Higher education, with its shift into online learning, MOOCs and flipped classrooms, might be ripe for coffee shop innovation. Community colleges or universities could create a place that’s neither classroom nor dorm room. Most students probably would prefer to pay less than $5 for a coffee drink, and they may not have the discriminating palate required to appreciate the offerings of the new high-end Starbucks Reserve Roastery and Tasting Room. So imagine a tutoring, networking and mentoring experience — a coffee shop as the ultimate flipped classroom, where students work on homework communally rather than at home or in the classroom, all while drinking coffee (or, depending on their age, uncaffeinated drinks that taste like coffee).
Another area to look for innovation is retail, where many brick-and-mortar store owners are looking for some answer to the “showrooming” phenomenon created by ubiquitous smartphone usage. They are tired of people checking out products in their brick-and-mortar stores and then going home to shop online where prices are usually cheaper. The answer might be a new kind of “reverse-showrooming” retail experience that features lower-grade coffee than Starbucks serves (just a step above the kind you drink when waiting for a doctor or an auto mechanic to fix your car).
One idea that Gordon has suggested is that 3D print shops might lead to a new breed of coffee shop — a place where customers mingle with others and drink coffee while they wait for their custom 3D-printed objects to be printed within the store: “Imagine the 3D print shop of the future: You put in your order, probably from your smartphone, and then go pick it up. What does the lobby of such a business look like? A coffee shop.”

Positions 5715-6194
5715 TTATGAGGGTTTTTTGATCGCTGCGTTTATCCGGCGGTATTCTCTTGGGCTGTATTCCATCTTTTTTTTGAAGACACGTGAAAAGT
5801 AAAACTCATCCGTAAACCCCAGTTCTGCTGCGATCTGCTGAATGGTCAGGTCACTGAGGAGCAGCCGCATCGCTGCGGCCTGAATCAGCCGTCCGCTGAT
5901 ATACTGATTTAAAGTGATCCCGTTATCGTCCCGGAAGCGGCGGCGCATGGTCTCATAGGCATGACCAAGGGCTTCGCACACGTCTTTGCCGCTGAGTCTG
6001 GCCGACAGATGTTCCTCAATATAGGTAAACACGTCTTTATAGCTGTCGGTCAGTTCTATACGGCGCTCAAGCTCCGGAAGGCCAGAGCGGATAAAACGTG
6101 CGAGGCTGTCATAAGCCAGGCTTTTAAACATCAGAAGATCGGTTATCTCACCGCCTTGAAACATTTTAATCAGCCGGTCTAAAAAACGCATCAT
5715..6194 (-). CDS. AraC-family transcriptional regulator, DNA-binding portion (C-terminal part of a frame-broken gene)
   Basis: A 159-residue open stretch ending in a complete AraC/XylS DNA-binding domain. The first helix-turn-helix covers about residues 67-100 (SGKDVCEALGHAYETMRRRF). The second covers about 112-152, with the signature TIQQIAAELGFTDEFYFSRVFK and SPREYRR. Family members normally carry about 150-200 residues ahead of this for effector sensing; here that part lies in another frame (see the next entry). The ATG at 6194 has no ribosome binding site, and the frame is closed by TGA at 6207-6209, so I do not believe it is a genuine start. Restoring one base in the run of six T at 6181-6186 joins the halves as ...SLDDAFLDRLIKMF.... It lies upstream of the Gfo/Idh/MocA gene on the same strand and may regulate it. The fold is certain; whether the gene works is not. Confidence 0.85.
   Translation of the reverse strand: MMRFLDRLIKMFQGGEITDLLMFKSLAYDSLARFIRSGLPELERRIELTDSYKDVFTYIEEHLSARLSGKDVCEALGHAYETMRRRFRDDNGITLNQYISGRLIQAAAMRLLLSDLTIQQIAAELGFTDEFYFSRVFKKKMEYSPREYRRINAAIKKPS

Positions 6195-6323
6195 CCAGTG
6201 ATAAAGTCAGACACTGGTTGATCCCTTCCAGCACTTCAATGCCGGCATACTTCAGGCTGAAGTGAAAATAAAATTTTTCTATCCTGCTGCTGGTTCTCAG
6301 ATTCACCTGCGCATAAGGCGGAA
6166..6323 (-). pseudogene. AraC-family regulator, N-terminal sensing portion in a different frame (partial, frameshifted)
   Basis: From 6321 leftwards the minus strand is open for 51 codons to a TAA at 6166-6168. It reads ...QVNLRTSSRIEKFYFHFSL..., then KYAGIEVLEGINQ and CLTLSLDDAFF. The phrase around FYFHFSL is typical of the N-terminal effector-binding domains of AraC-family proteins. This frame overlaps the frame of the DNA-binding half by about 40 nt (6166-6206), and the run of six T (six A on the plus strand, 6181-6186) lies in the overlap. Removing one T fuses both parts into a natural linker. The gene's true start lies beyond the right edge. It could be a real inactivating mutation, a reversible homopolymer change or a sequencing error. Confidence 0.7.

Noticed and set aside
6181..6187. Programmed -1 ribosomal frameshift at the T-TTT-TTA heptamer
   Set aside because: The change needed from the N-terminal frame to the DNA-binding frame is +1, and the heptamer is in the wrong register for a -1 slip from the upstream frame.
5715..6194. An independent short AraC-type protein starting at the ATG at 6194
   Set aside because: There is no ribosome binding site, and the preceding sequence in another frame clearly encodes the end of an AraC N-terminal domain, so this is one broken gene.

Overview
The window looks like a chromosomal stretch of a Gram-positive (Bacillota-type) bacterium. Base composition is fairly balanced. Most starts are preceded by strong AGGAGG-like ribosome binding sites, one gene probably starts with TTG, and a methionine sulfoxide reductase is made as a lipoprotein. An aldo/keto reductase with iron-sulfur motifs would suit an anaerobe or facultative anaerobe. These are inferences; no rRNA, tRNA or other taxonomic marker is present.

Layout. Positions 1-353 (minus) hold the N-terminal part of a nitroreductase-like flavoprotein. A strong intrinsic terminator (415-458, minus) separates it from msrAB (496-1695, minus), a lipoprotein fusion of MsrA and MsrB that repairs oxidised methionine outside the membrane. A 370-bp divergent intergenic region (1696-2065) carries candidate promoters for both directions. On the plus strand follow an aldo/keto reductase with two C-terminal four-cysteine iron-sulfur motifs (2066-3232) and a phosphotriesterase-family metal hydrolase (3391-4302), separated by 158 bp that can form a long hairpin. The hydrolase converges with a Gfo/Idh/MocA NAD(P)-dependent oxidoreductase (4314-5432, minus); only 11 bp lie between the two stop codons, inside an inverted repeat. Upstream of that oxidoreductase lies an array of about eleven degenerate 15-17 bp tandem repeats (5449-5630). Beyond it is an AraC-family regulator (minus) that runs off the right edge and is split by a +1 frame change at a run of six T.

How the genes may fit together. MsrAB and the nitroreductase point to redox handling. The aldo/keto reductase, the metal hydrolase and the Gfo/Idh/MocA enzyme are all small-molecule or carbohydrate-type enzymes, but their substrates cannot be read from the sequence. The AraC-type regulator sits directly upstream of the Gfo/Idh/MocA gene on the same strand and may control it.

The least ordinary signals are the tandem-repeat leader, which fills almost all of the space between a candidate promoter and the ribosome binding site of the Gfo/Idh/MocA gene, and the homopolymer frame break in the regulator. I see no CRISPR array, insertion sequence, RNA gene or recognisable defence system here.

Finally, what about a new entertainment experience based around coffee? Walk into a Starbucks today and what do you see — lots of people tapping on computers and checking their smartphones. The next technological device that people may want to bring into the coffee shop is a pair of virtual reality glasses. It’s not realistic to walk around with one in a Starbucks today. So what if there were a coffee shop experience where it was socially acceptable for gamers to strap on their virtual reality glasses and sip caffeinated drinks?
Gamers would be immersed in their own unique VR experiences, but they would be enjoyed communally with many others, maybe as part of a new type of coffee shop-meets-theater experience. Think back to the video arcade experience of the 1980s, when people went to arcades in malls to play video games instead of playing them at home. Add in plush couches, better music, some funky artwork, and almost-as-good-as Starbucks coffee and you might just have a business concept.
Crazy? Perhaps. But that’s the nature of disruptive innovation – it’s often not recognized when it appears and not appreciated when it is recognized because it happens at the low end. The perverse logic of disruptive innovation is that, the more that Starbucks super-serves its best customers, moves into premium-priced products and experiments with high-end customer experiences, the more it opens itself up to disruption at the very, very low end.